Throughout the history of Israel, it becomes clearer that these chosen people will never live up to the holiness of God on their own. Through various rulers and kings, through exile and return, the people remained hopeless in their own strength.

            Yet God had not forgotten the promise made to Abraham. “But when the fullness of time had come, God sent forth his Son, born of woman, born under the law, to redeem those who were under the law, so that we might receive adoption as sons” (Gal. 4:4-5). When Christ comes to earth, God’s plan crystallizes (Matthew 1:21). The people needed a seed, or offspring to defeat the work of the serpent. When Jesus is born, the promise is fulfilled (Galatians 3:16).

            Jesus is the faithful Israelite, the promised seed come to destroy the works of the serpent (Revelation 12:9). Therefore all of the unconditional promises of God belong to Him. How can we receive these benefits? By being united with Him in His death and resurrection (Romans 6:5).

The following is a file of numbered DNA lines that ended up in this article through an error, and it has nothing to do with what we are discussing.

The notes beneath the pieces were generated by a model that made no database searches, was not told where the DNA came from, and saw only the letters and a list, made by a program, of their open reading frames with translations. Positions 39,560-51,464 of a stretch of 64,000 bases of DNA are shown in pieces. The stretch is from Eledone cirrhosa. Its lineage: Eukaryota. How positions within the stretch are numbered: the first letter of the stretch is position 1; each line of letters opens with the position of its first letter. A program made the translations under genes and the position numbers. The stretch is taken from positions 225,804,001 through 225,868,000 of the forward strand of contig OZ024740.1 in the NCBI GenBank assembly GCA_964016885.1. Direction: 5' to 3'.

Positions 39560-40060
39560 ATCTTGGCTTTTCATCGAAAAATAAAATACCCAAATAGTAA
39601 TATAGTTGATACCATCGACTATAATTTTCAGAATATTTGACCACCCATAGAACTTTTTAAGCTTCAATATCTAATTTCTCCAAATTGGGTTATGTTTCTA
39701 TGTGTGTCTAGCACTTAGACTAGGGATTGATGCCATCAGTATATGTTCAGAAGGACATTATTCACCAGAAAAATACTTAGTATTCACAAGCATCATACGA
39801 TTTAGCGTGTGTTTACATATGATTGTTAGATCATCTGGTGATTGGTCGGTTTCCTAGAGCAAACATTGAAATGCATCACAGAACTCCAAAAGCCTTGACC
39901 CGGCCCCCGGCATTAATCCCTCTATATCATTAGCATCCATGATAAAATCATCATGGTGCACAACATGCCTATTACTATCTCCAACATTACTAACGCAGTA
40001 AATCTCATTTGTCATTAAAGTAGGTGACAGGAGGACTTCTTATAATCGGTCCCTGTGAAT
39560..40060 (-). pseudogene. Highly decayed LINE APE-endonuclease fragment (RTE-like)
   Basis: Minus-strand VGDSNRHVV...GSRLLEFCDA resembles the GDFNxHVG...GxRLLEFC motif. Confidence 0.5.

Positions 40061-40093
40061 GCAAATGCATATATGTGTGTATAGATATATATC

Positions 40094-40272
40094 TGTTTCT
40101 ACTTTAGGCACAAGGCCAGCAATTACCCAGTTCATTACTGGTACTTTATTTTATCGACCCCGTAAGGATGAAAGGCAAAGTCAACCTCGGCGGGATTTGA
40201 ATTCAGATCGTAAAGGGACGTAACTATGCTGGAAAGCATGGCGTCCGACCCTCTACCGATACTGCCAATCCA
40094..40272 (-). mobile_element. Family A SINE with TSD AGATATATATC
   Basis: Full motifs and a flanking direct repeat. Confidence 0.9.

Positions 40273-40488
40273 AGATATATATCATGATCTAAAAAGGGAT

Christ’s sacrificial death upon the cross atones for the sins of His people and His resurrection assures that sins have been forgiven. When individuals come to Christ in repentance and faith, they can be sure of salvation. We can be certain of the unconditional nature of salvation as promised to Abraham by virtue of our union with Christ (Ephesians 1:9-10).

            At Christ’s return, we look forward to glorified resurrected bodies in which we love and serve Him for all eternity. We look forward to a New Heaven and New Earth where righteousness dwells. We look forward to the final stage of salvation where all of God’s people enter into His presence with great joy, finding all of our rest and peace in Him forever (cf. Rev. 21:3-4).

Add your voice to the conversation. Questions, concerns, clarifications can be sent to AskPastorJones@gmail.com.  

By Pastor Nick Jones
Maranatha Baptist Church
1320 E. Saguaro Dr. Globe, AZ